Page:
See those low red tiled roofs through the smog? They are longtong, the alley ways where you’ll find Shanghai’s famous street food.

Shanghai Longtong Shanghai Longtang or Lane up clos









No menu needed. Unless you know Mandarin, order with your eyes.

Shanghai Street Food Menu

On an unanticipated business trip to Shanghai, I got to sample its street food.  Without any guidebook nor advance planning, I found “breakfast street”, one of dozens traversing busy Nanjing Road. (Click on any photo to get a closer view.)

Shanghai Breakfast StreetShanghai Street Food Bunds and Bread










The smells of unfamiliar fried foods can be off-putting so I spent a good deal of time just observing. This vendor is making what looks like a sushi roll from cooked black and white rice. And the woman to the right served scallion pancakes and buns filled with pickled vegetables.

Shanghai Rice Roll UpShanghai Scallion Pancake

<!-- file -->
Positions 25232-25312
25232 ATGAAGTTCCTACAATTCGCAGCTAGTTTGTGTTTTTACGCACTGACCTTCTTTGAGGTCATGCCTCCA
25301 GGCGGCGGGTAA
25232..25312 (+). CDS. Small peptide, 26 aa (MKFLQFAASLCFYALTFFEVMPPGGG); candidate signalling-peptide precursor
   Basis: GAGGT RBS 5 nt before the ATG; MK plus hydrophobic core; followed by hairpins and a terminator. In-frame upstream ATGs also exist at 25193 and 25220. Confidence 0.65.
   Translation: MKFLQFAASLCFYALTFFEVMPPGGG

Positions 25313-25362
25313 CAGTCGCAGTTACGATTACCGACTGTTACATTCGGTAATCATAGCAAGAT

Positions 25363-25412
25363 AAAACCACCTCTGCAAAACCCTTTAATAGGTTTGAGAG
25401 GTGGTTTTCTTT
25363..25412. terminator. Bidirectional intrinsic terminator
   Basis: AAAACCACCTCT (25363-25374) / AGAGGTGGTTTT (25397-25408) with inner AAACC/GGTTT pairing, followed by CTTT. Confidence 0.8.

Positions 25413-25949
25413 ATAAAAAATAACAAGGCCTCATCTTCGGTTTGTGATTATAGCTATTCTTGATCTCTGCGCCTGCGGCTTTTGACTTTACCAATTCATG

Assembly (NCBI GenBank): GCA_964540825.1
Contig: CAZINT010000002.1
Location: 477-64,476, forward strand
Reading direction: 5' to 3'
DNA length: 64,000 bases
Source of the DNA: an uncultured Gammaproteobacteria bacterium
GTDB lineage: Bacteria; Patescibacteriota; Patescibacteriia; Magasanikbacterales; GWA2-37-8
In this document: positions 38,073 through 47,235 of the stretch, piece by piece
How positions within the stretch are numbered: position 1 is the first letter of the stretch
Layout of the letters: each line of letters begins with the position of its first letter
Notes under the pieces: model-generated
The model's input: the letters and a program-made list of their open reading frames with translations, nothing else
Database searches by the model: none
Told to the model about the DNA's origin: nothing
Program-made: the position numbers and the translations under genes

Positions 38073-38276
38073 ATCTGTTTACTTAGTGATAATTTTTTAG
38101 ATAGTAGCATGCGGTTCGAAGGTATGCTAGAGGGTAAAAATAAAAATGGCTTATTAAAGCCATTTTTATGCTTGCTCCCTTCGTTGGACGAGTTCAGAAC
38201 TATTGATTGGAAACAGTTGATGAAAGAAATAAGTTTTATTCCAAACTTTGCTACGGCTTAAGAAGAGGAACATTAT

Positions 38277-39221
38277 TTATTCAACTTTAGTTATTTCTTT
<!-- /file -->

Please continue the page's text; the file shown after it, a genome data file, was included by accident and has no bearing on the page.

These guys did a brisk business making Yóu Tiáo, fried crullers or doughnut sticks. (I was tempted but the oil smelled like diesel.)

Shanghai Doughnut Shanghai Doughnut Being Cooked










Jiānbing (egg pancake) is a large crêpe spread with hoisin sauce folded around a thick rectangle of crisp fried dough and diced scallions. I devoured it. (Now there is a food cart in Manhattan specializing in these addicting pancakes.) The containers of pickled things went into buns.

Breakfast PancakeShanghai Street Food Fillings










Some streets hosted markets or small stalls dedicated to fruit, pork and tofu.

Shanghai Fruit Market








Fish vendors offered eels and small karp swimming lugubriously in water-filled Styrofoam boxes. The woman in the photo to the right sold tofu and bean sprouts in many forms.

Shanghai Eels and ShrimpShanghai Tofu Stand










The fresh cilantro, Chinese asparagus and long beans made me want to start shopping. The 12-inch diameter cucumber just made me laugh.
Shnaghai Green GrocerShanghai Ginat Cucumber










Side Trip:

Constant urban expansion threatens Shanghai’s street food vendors. Get there while you can. Here are some articles I enjoyed reading albeit after I got home. Serious Eats has a comprehensive article on Shanghai Street food. This post from the Guardian includes a fun video of a Jiānbing cook at work. UnTour does eating tours in the city.  If you do plan that trip, make sure to include a tour of the city’s  Art Deco architecture.